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"Let him grant me the Cave of Machpelah which is his, on the edge of his field; let him grant it to me for its full price, in your midst, as an estate for a burial site" (Bereishis 23:09).
Some say that the reason the Torah describes in detail Avraham's purchase of the burial place of the Patriarchs and the Matriarchs, is so that the Arabs would not be able to claim that it is theirs; as they try to do today. The same goes for King Dovid's purchase of the mountain upon which he and his son, King Shlomo, built the Holy Temple. It is described in detail to be an everlasting testament of our ownership.
The burial site of a holy person is a special place where one can pray to Hashem in the merit of the one who lies there. Special care should be taken to keep the site clean and reachable to beseechers. There are many stories about people who were rewarded for taking care of these holy places.
The following amazing story was sent to me from someone who read it in the English Jewish Tribune, August 24, 2000.
In 1972, Mordechai Shababo was a typical, secular Israeli who lived with his family in Tzefas, in northern Israel. Mordechai had been training hard as a wrestler for the world competitions which were to take place in Munich, Germany. Mordechai was the only real hope for bringing home a victory for the Israeli team. Although Mordechai himself was not an observant Jew, his family had a long and illustrious history in the religious community of Tzefas. An ancestor of his was Rabbi Yehoshua Shababo, who had been a student of the Holy Arizal, the greatest of the Kabbalists, some 400 years previous. Mordechai's father was a member of the local Chevra Kadisha (burial society), besides being the shammash (sexton) at the famous Alshich Shul.
The holy Rabbi Moshe Alshich (1508-1593) was a pious scholar and rabbinical judge who lived, taught, and was buried in Tzefas. Mordechai's father was responsible for the upkeep of the Alshich Shul, which was next to the Alshich's grave. For a few days in the summer of 1972, Mordechai's father was unable to carry out his duties in the shul. He therefore requested that his son take care of the shul in his place. At first Mordechai wanted to refuse his father's request, because the world competitions in Germany were quickly approaching. However, something inside Mordechai's heart told him to help his father, so he agreed to take care of the shul for a few days.
One night, Mordechai had a dream. The holy Alshich appeared to him, all dressed in white. The scholar thanked Mordechai for making the shul so bright and clean. "However," the saintly Rav added, "where I lie, it is dark, filthy, and neglected so that no one can approach my grave." Mordechai woke up the next morning somewhat disturbed by the dream. However, he did not act on the Alshich's request to clean up the grave. But when the same dream occurred twice more over the next few nights, Mordechai became very alarmed. His wife insisted that he do something to tidy up the grave of the holy Alshich.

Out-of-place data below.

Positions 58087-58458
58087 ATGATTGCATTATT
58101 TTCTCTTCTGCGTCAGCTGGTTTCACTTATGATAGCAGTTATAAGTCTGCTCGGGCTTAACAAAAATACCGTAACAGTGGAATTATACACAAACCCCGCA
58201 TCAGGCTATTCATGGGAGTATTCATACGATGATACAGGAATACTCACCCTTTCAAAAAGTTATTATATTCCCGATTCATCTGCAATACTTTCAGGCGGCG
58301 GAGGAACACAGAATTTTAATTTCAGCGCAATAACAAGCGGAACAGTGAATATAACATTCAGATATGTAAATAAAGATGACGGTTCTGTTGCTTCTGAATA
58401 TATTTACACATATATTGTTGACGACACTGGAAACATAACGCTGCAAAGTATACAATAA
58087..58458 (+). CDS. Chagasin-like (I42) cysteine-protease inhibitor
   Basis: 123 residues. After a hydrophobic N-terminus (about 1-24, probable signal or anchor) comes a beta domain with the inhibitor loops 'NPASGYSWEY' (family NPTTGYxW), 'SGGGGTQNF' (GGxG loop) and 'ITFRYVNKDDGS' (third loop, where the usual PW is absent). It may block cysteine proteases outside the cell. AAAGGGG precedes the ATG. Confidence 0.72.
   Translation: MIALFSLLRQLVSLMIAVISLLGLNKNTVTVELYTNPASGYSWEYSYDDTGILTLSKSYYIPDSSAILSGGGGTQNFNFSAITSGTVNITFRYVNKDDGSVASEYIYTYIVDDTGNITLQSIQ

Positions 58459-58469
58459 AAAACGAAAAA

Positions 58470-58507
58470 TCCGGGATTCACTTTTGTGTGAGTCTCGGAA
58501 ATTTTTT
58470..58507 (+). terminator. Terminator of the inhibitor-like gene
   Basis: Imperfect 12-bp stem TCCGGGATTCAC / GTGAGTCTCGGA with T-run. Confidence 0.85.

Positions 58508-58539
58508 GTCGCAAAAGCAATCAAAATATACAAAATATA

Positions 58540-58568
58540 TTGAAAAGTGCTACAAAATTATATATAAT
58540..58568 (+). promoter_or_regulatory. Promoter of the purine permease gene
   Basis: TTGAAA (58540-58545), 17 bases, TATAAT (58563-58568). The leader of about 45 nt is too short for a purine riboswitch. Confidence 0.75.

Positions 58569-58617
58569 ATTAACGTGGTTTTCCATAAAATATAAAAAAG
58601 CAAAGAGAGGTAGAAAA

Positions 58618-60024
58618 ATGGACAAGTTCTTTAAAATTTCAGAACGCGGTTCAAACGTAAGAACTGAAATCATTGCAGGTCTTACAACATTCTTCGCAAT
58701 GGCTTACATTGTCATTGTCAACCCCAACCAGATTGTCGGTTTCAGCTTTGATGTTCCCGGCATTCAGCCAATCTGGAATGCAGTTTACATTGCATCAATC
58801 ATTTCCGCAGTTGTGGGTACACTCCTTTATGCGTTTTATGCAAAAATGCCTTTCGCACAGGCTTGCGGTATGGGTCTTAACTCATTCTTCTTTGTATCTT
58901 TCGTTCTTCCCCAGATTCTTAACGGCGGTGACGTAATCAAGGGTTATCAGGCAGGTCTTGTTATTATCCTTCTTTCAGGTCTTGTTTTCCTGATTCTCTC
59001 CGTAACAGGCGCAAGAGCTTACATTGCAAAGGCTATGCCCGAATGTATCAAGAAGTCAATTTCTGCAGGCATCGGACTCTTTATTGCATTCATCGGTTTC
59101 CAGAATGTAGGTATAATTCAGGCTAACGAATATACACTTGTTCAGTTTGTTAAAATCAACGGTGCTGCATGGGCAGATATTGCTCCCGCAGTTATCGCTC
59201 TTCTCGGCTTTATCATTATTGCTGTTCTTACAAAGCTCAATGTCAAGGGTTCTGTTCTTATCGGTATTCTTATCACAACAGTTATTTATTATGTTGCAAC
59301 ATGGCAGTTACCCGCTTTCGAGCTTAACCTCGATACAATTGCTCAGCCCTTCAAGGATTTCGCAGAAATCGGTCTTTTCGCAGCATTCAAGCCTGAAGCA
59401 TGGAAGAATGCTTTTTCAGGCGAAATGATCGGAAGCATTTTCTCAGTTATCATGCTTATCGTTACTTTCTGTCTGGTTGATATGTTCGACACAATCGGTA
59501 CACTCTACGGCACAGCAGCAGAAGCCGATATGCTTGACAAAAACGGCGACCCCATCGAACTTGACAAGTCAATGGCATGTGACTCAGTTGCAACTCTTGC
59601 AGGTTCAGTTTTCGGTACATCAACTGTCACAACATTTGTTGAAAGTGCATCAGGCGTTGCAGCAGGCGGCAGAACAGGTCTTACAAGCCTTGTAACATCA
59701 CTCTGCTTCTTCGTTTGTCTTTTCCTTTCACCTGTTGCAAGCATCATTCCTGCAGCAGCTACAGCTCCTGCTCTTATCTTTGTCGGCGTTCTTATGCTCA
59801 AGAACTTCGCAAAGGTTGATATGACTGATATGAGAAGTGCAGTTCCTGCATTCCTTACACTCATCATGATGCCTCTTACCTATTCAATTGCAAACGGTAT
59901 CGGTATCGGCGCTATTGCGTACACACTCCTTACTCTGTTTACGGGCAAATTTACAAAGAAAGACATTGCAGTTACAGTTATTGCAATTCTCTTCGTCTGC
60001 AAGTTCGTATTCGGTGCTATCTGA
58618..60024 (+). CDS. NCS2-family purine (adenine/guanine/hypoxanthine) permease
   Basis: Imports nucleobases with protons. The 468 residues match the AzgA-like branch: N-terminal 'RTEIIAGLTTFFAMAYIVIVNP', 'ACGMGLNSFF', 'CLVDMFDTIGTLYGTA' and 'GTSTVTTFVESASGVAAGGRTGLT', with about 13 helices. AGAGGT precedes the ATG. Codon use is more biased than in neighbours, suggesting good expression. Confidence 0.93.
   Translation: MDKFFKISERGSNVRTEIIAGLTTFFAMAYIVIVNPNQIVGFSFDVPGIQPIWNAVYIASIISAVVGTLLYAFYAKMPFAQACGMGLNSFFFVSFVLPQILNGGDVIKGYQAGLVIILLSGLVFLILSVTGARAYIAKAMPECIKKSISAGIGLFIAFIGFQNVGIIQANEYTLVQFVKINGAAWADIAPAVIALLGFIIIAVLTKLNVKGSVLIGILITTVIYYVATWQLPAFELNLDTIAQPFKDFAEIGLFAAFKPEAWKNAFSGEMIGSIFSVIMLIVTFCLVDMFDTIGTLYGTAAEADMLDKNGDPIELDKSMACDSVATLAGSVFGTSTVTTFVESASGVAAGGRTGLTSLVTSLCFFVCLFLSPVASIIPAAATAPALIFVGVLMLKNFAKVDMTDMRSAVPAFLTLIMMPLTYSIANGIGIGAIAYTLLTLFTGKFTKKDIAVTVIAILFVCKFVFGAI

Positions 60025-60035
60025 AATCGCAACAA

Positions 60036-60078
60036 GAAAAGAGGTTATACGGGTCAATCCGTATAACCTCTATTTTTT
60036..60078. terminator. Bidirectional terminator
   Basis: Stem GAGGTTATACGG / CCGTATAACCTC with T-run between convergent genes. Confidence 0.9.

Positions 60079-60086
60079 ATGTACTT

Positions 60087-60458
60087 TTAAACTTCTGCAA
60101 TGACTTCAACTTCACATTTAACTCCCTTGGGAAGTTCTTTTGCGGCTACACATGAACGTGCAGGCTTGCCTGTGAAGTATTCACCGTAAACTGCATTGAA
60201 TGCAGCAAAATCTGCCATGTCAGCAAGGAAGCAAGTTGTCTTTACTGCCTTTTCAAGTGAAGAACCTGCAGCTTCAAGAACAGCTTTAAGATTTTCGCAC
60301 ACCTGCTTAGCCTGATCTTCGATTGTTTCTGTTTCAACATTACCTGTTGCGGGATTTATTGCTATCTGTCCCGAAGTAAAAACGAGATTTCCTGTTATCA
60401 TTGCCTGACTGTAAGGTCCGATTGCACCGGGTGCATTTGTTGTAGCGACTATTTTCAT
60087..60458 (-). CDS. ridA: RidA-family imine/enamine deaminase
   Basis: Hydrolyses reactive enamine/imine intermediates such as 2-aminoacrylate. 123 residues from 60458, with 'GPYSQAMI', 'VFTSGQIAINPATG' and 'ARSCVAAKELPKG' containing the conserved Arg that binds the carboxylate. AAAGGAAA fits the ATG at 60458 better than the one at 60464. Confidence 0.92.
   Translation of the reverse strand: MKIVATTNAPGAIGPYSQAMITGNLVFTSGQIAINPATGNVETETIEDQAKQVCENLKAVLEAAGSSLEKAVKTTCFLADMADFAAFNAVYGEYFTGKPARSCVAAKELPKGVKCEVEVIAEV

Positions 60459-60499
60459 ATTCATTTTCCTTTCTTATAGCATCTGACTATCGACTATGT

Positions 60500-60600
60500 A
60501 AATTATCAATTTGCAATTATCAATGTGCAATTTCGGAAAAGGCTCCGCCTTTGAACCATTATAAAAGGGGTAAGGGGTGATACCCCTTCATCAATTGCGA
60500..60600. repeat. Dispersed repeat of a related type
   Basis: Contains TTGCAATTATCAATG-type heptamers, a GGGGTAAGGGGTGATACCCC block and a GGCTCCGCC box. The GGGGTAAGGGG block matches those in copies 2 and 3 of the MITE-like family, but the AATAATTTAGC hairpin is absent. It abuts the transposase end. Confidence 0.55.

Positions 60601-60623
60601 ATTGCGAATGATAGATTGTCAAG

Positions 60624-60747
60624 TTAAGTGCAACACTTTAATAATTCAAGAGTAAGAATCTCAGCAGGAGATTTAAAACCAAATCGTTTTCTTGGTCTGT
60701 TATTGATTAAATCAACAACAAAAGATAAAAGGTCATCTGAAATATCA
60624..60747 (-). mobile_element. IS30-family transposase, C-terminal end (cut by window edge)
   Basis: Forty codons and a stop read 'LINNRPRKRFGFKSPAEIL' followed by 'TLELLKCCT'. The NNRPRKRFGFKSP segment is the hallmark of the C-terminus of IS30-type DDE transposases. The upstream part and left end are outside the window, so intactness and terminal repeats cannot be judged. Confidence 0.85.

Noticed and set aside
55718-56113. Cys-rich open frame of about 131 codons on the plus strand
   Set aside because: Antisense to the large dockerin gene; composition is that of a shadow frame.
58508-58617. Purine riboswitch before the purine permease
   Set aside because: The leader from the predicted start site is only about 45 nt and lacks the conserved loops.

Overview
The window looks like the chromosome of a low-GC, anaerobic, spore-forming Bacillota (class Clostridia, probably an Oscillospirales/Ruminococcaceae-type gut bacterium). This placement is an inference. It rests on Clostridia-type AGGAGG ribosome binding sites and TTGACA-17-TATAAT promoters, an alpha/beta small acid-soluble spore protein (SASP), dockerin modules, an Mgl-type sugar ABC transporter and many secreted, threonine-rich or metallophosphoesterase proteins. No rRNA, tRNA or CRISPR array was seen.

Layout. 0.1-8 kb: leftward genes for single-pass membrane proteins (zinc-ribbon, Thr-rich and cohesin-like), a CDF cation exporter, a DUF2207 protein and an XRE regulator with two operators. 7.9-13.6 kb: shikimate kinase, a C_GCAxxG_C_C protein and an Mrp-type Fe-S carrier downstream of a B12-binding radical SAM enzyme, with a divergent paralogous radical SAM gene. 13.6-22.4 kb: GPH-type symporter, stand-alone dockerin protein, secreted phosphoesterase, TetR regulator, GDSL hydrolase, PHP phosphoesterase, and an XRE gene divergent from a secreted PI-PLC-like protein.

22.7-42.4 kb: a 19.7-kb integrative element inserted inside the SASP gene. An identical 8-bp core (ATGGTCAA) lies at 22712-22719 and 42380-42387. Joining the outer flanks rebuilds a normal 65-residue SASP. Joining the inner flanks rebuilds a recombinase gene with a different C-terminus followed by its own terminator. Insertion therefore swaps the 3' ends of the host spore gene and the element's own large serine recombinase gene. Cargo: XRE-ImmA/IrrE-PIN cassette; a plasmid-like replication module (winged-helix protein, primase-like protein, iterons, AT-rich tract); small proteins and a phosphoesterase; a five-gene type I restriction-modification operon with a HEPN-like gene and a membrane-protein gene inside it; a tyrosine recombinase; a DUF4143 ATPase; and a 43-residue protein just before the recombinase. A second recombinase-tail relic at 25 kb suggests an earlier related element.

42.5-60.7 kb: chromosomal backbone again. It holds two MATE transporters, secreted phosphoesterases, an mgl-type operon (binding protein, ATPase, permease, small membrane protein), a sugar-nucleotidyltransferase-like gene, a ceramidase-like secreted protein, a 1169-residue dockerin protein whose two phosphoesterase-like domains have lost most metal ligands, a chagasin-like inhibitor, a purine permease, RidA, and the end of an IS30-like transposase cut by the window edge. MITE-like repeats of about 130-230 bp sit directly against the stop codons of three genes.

Mordechai wanted to wait until after he returned from the world competitions in Munich, but his wife insisted that he take care of the task immediately. So, 48 hours before the Israeli team was set to leave for the competitions, Mordechai regretfully withdrew from the team, claiming that he was not feeling well. The team tried everything, including bribery, to convince him to take part in the competitions. But Mordechai refused to join the team.
While his former team members boarded the plane for Germany, Mordechai was busy cleaning up the grave of the holy Alshich. Several days later, news of the horrible tragedy in Munich reached Mordechai's ears. Together with the rest of the Jewish world, he was shocked by the report. He then realized that the Hand of Hashem was upon him. He was spared from the tragedy in the merit of the saintly Alshich, of blessed memory.
Mordechai began to become more and more religious. He spent lots of time in the Alshich Shul, where he prayed three times a day. Using his phenomenal strength, the former wrestler moved the heavy obstacles which had blocked access to the cave where the grave of the Alshich was situated. After six months of backbreaking labor, Mordechai completed the restoration of the Alshich's gravesite.
Today, Mordechai lives a fully religious lifestyle with his family in Tzefas.
Shema Yisrael Torah Network